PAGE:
Keep the Government Out of Our Bedrooms and Ensure Equal Rights for All

by Professor Byron L. Warnken on February 25, 2011

My 28-year-old daughter is an attorney.  She said to me, “Dad, it is hard for people of my generation to believe that, as recently as when you were in college, it was illegal, in some states, for people to marry based solely on their race.”  She then said, “I bet when I am your age (which is 65), my children will find it hard to believe that when I was 28, it was illegal, in most states, for people to marry based solely on their sexual orientation.”

Marriage has to do with long term love, long term commitment, and – yes – sex.  “Same sex” marriage is a complicated issue for many people.  First, under the Judeo-Christian tradition, on which this country was founded, the institution of marriage strongly encourages procreation, which, obviously, involves sexual intercourse between two people of the opposite gender.  Thus, there is religious and historical pressure to not expand the concept of marriage.

Second, for many people, issues of morality and sexuality are intertwined.  It was not until 2003 that the Supreme Court held that the right of privacy made it unconstitutional for a legislature to enact laws that made criminal acts of sexual conduct, e.g., anal intercourse, when engaged in by consenting adults in private.  Prior to 2003, the Supreme Court totally protected sexual conduct among married persons, but, for non-married persons, protected only procreative sexual conduct, i.e., sexual intercourse in its traditional format.  Thus, prior to 2003, every state had the power to decide whether to make criminal acts of sexual conduct among people of the same gender.  Maryland eliminated such crimes, through judicial decision, in 1991.

Third, it is speculated that about 90% of people are heterosexual and about 10% of people are homosexual.  Many of the 90% are simply biased against the 10% for whatever reason.  Plain, old fashioned, dislike and discomfort based on difference.

Times and attitudes in our society are changing, and I think in a positive way.  Many people throughout the country, many legislators in my state of Maryland, and many people in the Obama administration are re-thinking the “same sex” marriage issue.  And that makes sense.  Why should some people be allowed to have the blessings – and the legal rights – of marriage, while other people are denied those blessings and rights, solely based on their sexual orientation?  The answer is that, other than the arguments above, there is no logical reason why they should be treated differently.  It seems to me that the desire to treat them differently is based on prejudice, on fear, and on blind adherence to tradition for its own sake.  These attitudes seem to be slowly ameliorating, and there seems to be a much greater recognition of, and perhaps a greater acceptance of, the fact there is homosexuality in America, and that is not necessarily a bad thing.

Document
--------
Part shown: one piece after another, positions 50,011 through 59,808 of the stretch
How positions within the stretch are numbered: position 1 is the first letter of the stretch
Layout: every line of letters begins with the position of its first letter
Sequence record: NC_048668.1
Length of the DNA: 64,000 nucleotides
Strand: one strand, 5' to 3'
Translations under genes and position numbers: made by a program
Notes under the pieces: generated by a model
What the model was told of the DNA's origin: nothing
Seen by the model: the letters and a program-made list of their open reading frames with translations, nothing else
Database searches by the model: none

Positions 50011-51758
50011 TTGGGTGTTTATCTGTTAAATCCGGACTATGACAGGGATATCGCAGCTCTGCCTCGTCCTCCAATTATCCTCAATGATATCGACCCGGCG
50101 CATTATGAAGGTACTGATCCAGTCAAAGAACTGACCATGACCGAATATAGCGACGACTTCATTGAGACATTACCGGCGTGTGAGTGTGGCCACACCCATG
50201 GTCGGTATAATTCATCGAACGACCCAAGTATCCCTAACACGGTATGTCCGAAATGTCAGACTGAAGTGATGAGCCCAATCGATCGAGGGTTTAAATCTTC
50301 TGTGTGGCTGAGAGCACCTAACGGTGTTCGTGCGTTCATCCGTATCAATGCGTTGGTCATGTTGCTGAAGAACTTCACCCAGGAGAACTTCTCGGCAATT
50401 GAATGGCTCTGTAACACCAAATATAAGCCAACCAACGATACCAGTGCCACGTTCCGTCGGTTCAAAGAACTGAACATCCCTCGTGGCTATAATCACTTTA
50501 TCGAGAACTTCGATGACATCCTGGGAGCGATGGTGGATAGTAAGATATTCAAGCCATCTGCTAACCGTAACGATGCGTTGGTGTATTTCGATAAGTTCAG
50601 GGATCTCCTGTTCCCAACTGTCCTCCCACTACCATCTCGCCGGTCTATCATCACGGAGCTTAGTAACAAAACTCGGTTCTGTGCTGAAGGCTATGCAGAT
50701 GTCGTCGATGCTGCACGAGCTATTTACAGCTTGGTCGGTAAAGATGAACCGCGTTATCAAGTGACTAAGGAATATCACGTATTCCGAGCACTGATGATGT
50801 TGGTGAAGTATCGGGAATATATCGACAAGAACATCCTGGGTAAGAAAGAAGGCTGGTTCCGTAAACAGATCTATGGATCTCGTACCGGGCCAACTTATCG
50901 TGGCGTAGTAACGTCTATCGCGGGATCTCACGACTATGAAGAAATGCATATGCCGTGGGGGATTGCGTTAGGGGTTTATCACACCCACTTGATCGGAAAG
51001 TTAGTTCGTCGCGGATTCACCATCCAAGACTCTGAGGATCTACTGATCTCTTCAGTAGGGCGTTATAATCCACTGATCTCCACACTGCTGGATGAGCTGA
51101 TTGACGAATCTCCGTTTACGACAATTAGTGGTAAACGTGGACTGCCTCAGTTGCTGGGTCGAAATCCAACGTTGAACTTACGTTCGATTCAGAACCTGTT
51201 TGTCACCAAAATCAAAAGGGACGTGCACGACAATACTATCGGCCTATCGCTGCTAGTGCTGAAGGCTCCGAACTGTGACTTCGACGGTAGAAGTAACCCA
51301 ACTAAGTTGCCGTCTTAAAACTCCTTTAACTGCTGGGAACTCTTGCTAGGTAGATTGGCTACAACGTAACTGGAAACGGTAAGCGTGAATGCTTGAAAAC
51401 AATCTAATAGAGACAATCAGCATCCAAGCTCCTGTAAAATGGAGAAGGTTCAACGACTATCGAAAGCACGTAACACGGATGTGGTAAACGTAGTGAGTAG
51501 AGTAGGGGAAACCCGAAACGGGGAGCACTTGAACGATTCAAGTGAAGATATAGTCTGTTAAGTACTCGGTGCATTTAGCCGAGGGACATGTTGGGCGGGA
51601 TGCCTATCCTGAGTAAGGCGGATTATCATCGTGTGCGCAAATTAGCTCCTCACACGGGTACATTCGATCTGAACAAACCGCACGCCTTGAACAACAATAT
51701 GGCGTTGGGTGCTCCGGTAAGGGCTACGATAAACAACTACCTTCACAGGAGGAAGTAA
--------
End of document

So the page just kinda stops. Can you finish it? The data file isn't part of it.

This week, two things happened.  The Maryland State Senate voted, on second reader, by a vote of 25-22, to approve legislation that would authorize “same sex” marriage.  There are still numerous steps in the process.  There is the need to approve the proposed legislation in the Maryland House of Delegates.  There is the need to have the legislation, if approved, signed into law by the Governor.  I am reasonably certain that would happen.  There is also the possibly that there will be a need to win the support of a majority of the people of Maryland, in the event that the law goes to referendum .  If “same sex” marriage becomes the law in Maryland, that would make Maryland the seventh state to legalize “same sex” marriage.  As recently as 2006, “same sex” marriage was defeated in all 31 states in which the issue went to referendum.  But, five years ago is a long time ago on this issue.

The other thing that happened yesterday was that the Obama administration announced that it would no longer defend the “Defense of Marriage Act.”  This 1996 congressional legislation was enacted when the concept of legalizing gay marriage was just starting to take hold, and many people “feared” that gay people would travel to a state in which “same sex” marriage was lawful, get married, go back home, and the home state might be required, under the Full Faith and Credit Clause of the United States Constitution, to recognize that marriage as a lawful marriage, even though such marriage could not take place in that state.  The statute was an attempt to defeat “same sex” marriage and to evade the constitutional requirement.

Two of my former law students – one a man and one a woman – are gay and are judges in Maryland.  Each traveled with his or her respective partner – now spouse – to a state that permits “same sex” marriage.  When the first of these two attorneys became a judge, about six years ago, the fact that the Governor had appointed a gay attorney to be a judge was, according to the media, newsworthy.  When the second of these two attorneys became a judge last year, like when heterosexual attorneys become a judge, no one even noticed or seemed to care about the judge’s sexual orientation or marital status.

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